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Visual attention and manual response selection: Distinct mechanisms operating on the same codes

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In four experiments, participants made a speeded manual response to a tone and concurrently selected a cued visual target from a masked display for later unspeeded report. In contrast toaprevious study of H.Pashler (1991), systematic interactions between the two tasks were obtained. First, accuracy in both tasks decreased with decreasing stimulus (tone-display)-onset asynchrony (SOA) - presumably due to a conflict between stimulus and response coding. Second, spatial correspondence between manual response and visual target produced better performance in the visual task and, with short SOAs, in the tone task, too - presumably due to the overlap of the spatial codes used by stimulus- and response-selection processes. Third, manual responding slowed down with increasing SOA - reflecting either a functional bottleneck or strategic queuing of target selection and response selection. Results suggest that visual stimulus selection and manual response selection are distinct mechanisms that operate on common representations.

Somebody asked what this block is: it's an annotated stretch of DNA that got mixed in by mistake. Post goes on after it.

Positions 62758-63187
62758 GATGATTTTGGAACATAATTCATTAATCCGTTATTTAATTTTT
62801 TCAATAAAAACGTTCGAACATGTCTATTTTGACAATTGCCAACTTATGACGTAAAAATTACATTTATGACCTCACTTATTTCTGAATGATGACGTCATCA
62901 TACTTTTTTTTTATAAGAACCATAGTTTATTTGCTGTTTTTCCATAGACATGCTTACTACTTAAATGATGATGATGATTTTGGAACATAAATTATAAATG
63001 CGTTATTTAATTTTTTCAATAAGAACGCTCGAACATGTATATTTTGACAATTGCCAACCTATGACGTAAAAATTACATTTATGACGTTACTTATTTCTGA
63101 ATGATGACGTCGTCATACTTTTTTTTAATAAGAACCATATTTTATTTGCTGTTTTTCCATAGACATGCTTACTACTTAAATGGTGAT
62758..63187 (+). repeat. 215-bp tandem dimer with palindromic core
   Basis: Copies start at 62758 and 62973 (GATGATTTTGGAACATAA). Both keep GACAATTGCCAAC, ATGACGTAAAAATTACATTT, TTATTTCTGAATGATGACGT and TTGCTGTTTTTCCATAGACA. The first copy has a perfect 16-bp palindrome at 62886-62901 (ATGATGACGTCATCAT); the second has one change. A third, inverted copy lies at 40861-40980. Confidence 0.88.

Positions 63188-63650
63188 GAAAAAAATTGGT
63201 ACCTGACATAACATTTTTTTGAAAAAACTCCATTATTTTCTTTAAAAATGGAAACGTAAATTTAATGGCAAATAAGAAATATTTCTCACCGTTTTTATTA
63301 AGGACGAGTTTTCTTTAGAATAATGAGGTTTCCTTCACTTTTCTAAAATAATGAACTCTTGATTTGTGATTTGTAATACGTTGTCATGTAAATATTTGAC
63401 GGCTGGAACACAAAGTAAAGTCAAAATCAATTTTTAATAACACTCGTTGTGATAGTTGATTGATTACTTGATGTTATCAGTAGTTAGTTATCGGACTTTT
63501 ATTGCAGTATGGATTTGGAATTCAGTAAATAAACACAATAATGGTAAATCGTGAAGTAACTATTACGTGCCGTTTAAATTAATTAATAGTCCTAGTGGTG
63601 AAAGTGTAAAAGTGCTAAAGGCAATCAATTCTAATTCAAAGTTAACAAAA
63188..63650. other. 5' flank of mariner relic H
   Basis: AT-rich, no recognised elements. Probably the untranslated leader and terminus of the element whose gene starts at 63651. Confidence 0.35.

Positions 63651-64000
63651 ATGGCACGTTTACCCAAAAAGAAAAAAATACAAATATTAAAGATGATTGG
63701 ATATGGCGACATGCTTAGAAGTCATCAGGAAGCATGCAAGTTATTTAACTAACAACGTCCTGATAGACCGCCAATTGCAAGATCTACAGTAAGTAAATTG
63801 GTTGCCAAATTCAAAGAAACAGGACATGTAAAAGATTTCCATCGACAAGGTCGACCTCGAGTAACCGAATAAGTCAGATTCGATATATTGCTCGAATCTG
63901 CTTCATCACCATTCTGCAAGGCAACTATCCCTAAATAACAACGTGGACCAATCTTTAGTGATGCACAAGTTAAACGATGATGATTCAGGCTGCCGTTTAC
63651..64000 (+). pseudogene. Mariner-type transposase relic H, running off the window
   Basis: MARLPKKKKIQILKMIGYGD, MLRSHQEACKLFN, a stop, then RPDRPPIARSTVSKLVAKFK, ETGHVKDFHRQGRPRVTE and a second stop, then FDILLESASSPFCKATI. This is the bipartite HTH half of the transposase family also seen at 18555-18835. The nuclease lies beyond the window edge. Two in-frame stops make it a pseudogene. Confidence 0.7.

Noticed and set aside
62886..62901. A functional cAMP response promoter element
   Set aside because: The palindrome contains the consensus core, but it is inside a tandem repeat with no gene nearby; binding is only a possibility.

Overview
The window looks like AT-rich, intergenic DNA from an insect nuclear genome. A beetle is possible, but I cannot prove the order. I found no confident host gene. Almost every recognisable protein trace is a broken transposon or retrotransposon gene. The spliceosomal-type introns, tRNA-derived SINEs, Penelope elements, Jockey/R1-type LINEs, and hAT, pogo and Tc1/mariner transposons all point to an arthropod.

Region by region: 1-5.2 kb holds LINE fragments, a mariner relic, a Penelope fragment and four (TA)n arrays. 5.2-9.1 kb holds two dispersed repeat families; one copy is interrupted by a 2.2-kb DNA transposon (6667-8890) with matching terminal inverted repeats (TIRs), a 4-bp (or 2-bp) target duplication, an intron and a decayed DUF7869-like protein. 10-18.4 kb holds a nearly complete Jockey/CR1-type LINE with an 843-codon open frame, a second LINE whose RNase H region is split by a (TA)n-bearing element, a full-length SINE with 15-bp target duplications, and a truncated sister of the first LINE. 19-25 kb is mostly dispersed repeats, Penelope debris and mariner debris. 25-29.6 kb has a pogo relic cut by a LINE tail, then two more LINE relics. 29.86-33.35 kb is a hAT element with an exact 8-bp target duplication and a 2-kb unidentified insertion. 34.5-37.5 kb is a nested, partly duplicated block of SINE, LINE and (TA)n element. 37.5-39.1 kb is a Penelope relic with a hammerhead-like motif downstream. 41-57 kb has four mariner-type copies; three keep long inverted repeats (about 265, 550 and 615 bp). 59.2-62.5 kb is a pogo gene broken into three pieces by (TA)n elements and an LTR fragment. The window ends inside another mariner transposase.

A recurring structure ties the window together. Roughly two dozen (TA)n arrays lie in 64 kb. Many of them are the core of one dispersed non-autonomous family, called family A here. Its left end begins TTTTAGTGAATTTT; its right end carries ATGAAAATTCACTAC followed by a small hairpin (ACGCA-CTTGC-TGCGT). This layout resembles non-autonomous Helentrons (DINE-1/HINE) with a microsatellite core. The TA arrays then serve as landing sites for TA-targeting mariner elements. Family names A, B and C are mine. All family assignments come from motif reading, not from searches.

Document Type: Research Article


Publication date: May 1, 2002


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